It was Professor Kim’s first year in UCI Law, and she was my Contracts professor during my 1L year. So, during our chat, she shared some of her ideas about the Korea Law Center with me. Since I was already very interested in doing legal research and other work related to Korea, I naturally became interested in joining the center and was able to do some really interesting and substantive work. Given that international law is a required course during a student’s first year at UCI Law, I appreciated the school’s effort in making one’s legal education pertinent not only on a domestic level, but an international level as well. It felt appropriate to apply this as well as my Korean-American background beyond the classrooms of Irvine, and instead to a global arena. Being a part of KLC was a highlight of my law school experience. In particular, I will always remember the UCI Law delegation’s visit to Seoul Korea in May 2017 where we visited with leaders of Korea’s Supreme Court and presented on a variety of cross-disciplinary and cross-cultural issues including Freedom of Expression in South Korea.

Why did you choose to work in your current law firm (Cooley LLP), especially regarding your current specialty (transactional business) and how do you like it so far?

I knew I wanted to practice transactional law since I studied business during my undergrad and knew that Cooley was a top corporate law firm. Cooley is a full-service firm, but has particular strength in the technology and emerging companies sectors, which aligned with my interests in entrepreneurship and business. And much like UCI Law, the Cooley Los Angeles office was relatively a new office where there would be a lot of opportunities for growth and development. On a daily basis, I work with creative and sophisticated entrepreneurs to help start and develop their companies, which is really exciting to me. Whether it’s helping incorporate a business or working through a Company’s exit strategy via a merger, acquisition or IPO, it’s rewarding to be able to partner with and advise our clients to help them reach their visions and goals.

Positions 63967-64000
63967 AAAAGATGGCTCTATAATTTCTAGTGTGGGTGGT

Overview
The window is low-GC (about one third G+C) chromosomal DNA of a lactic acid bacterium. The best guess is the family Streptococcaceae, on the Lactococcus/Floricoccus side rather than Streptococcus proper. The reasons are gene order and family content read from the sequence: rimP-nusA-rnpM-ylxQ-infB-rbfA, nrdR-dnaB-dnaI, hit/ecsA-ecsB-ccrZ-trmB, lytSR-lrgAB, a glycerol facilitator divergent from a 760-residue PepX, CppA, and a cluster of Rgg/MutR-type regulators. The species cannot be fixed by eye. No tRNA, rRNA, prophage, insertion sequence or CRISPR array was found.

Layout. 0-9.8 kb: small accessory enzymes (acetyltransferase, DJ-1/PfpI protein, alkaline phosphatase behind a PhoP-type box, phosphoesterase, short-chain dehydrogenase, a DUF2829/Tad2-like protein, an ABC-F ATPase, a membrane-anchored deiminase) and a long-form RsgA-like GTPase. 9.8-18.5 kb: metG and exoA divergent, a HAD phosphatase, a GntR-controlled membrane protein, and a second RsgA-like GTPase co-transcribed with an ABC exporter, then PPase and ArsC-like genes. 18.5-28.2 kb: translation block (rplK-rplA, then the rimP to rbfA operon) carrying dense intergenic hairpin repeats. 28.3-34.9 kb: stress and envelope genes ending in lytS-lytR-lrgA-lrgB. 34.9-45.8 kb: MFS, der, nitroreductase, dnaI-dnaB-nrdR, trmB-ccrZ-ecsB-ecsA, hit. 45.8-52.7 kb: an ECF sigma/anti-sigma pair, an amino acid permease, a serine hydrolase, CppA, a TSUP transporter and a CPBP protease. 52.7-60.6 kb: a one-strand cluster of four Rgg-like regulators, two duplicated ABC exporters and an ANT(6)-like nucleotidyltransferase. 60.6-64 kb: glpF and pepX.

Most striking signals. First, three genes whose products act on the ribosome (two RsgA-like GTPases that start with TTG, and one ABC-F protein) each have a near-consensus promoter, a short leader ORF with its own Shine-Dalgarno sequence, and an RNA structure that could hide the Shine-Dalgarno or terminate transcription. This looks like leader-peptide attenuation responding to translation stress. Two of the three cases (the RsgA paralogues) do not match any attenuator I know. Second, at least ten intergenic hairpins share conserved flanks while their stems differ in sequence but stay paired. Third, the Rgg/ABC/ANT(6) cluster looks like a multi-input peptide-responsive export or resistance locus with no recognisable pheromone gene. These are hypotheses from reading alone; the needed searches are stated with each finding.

What were the biggest struggles you had when you attended law school and how did you overcome them?

As you’ll often hear, law school feels like you’re learning a new language. So amidst everything being substantively and technically new, one of the great challenges is time management and discipline. There’s a lot of work involved along with long hours, but I think going through that in law school helps to train you for what’s to come in the workforce. Every time I felt like I was behind or struggling in any way, the best way I overcame this was by reminding myself the purpose and reasons for why I came to law school in the first place. Giving yourself perspective is really important and setting gentle reminders for why you’ve decided to pursue this path is helpful to give you the little push when you need it.